7. Endocrine-Disrupting Chemicals and Oil and Natural Gas Operations: Potential Environmental Contamination and Recommendations to Assess Complex Environmental Mixtures

    PubMed Central

    Kassotis, Christopher D.; Tillitt, Donald E.; Lin, Chung-Ho; McElroy, Jane A.; Nagel, Susan C.

    2015-01-01

    Background Hydraulic fracturing technologies, developed over the last 65 years, have only recently been combined with horizontal drilling to unlock oil and gas reserves previously deemed inaccessible. Although these technologies have dramatically increased domestic oil and natural gas production, they have also raised concerns for the potential contamination of local water supplies with the approximately 1,000 chemicals that are used throughout the process, including many known or suspected endocrine-disrupting chemicals. Objectives We discuss the need for an endocrine component to health assessments for drilling-dense regions in the context of hormonal and antihormonal activities for chemicals used. Methods We discuss the literature on a) surface and groundwater contamination by oil and gas extraction operations, and b) potential human exposure, particularly in the context of the total hormonal and antihormonal activities present in surface and groundwater from natural and anthropogenic sources; we also discuss initial analytical results and critical knowledge gaps. Discussion In light of the potential for environmental release of oil and gas chemicals that can disrupt hormone receptor systems, we recommend methods for assessing complex hormonally active environmental mixtures. Conclusions We describe a need for an endocrine-centric component for overall health assessments and provide information supporting the idea that using such a component will help explain reported adverse health trends as well as help develop recommendations for environmental impact assessments and monitoring programs. Citation Kassotis CD, Tillitt DE, Lin CH, McElroy JA, Nagel SC. 2016. Endocrine-disrupting chemicals and oil and natural gas operations: potential environmental contamination and recommendations to assess complex environmental mixtures. Environ Health Perspect 124:256–264; http://dx.doi.org/10.1289/ehp.1409535 PMID:26311476

  8. Fresh produce microbial indicator contamination on farms and packing facilities: elucidation of environmental routes.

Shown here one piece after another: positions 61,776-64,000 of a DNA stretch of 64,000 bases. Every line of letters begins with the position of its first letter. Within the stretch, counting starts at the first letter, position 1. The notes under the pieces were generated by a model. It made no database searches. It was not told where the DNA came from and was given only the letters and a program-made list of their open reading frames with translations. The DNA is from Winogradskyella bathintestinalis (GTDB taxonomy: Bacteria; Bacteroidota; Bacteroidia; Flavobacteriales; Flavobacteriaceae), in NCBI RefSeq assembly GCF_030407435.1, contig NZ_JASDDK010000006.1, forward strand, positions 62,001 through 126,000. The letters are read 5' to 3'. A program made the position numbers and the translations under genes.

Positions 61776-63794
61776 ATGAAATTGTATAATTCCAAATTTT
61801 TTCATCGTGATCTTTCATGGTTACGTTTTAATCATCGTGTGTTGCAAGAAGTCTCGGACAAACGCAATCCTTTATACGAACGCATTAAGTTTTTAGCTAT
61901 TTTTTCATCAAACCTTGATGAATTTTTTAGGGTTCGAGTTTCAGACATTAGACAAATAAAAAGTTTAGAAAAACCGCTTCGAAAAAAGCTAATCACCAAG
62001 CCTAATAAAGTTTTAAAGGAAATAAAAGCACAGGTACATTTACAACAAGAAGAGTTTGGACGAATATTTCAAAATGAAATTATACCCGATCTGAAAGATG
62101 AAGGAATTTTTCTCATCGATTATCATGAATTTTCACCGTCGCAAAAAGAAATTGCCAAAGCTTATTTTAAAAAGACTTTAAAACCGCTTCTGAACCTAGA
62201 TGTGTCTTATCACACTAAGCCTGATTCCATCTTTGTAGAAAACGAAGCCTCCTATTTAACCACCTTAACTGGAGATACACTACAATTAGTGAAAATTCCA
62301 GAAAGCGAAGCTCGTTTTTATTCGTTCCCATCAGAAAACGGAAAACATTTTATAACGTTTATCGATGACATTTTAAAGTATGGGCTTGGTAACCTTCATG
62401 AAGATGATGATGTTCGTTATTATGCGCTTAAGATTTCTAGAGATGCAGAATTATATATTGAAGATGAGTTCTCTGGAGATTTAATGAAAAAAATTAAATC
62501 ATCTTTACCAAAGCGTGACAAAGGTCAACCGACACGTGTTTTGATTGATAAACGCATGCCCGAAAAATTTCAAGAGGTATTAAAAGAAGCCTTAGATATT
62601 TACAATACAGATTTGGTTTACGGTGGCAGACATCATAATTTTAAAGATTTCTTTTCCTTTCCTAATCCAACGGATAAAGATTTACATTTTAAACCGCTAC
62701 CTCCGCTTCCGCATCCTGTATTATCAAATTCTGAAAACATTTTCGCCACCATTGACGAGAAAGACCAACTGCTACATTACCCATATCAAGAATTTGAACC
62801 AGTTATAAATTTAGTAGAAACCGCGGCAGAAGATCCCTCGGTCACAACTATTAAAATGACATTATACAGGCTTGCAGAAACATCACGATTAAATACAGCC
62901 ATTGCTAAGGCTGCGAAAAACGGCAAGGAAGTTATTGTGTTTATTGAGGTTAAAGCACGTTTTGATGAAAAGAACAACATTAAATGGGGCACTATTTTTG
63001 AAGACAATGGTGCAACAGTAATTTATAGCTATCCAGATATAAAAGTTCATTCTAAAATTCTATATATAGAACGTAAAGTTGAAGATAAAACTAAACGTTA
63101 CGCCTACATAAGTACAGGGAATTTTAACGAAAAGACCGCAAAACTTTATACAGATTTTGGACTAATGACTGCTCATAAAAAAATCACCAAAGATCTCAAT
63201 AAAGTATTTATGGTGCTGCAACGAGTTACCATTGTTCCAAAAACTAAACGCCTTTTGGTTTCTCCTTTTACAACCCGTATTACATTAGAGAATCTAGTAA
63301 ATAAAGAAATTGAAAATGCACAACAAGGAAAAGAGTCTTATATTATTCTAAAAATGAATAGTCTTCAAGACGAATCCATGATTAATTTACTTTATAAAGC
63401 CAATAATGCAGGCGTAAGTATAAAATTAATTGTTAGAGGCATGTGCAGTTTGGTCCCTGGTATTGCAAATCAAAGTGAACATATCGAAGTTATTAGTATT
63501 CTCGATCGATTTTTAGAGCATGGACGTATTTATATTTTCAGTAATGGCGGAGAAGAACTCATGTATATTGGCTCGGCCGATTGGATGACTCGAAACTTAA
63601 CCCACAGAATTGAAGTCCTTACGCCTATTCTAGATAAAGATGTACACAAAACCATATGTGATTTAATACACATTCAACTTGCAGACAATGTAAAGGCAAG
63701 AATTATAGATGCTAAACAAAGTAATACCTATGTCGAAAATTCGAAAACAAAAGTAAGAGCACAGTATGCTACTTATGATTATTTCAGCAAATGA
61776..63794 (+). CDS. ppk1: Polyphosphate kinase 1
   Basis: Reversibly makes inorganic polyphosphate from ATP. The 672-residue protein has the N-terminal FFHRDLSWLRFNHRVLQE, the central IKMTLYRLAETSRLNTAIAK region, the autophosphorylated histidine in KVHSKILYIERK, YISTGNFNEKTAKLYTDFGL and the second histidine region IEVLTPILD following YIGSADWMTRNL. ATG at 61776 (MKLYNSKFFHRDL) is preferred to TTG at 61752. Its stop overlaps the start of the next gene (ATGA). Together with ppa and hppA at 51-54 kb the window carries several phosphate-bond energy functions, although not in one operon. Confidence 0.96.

PubMed

    Bartz, Faith E; Sunshine Lickness, Jacquelyn; Heredia, Norma; Fabiszewski de Aceituno, Anna; Newman, Kira L; Watson Hodge, Domonique; Jaykus, Lee-Ann; García, Santos; Leon, Juan S

    2017-03-31

    To improve food safety on farms, it is critical to quantify the impact of environmental microbial contamination sources on fresh produce. However, studies are hampered by difficulties achieving study designs with powered sample sizes to elucidate relationships between environmental and produce contamination. Our goal was to quantify, in the agricultural production environment, the relationship between microbial contamination on hands, soil, and water and contamination on fresh produce. In 11 farms and packing facilities in northern Mexico, we applied a matched study design: composite samples (N=636, equivalent to 11,046 units) of produce rinses were matched to water, soil, and worker hand rinses during two growing seasons. Microbial indicators (coliforms, E. coli, Enterococcus spp., and somatic coliphage) were quantified from composite samples. Statistical measures of association and correlations were calculated through Spearman's correlation, linear, and logistic regression models. The concentrations of all microbial indicators were positively correlated between produce and hands (ρ range 0.41-0.75, p<0.01). When hands contained E. coli, the handled produce was nine times more likely to contain E. coli (p<0.05). Similarly, when hands contained coliphage, the handled produce was eight times more likely to contain coliphage (p<0.05). There were relatively low concentrations of indicators in soil and water samples, and a few sporadic significant associations were observed between contamination of soil and water with that of produce. This methodology provides a foundation for future field studies, and results highlight the need for interventions surrounding farmworker hygiene and sanitation to reduce microbial contamination of farmworkers' hands.IMPORTANCE This study of the relationships between microbes on produce and in the farm environment can be used to support the design of targeted interventions to prevent or reduce microbial contamination of fresh produce with

  9. Glyphosate: environmental contamination, toxicity and potential risks to human health via food contamination.

    PubMed

    Bai, Shahla Hosseini; Ogbourne, Steven M

    2016-10-01

    Glyphosate has been the most widely used herbicide during the past three decades. The US Environmental Protection Agency (EPA) classifies glyphosate as 'practically non-toxic and not an irritant' under the acute toxicity classification system. This classification is based primarily on toxicity data and due to its unique mode of action via a biochemical pathway that only exists in a small number of organisms that utilise the shikimic acid pathway to produce amino acids, most of which are green plants. This classification is supported by the majority of scientific literature on the toxic effects of glyphosate. However, in 2005, the Food and Agriculture Organisation (FAO) reported that glyphosate and its major metabolite, aminomethylphosphonic acid (AMPA), are of potential toxicological concern, mainly as a result of accumulation of residues in the food chain. The FAO further states that the dietary risk of glyphosate and AMPA is unlikely if the maximum daily intake of 1 mg kg(-1) body weight (bw) is not exceeded. Research has now established that glyphosate can persist in the environment, and therefore, assessments of the health risks associated with glyphosate are more complicated than suggested by acute toxicity data that relate primarily to accidental high-rate exposure. We have used recent literature to assess the possible risks associated with the presence of glyphosate residues in food and the environment.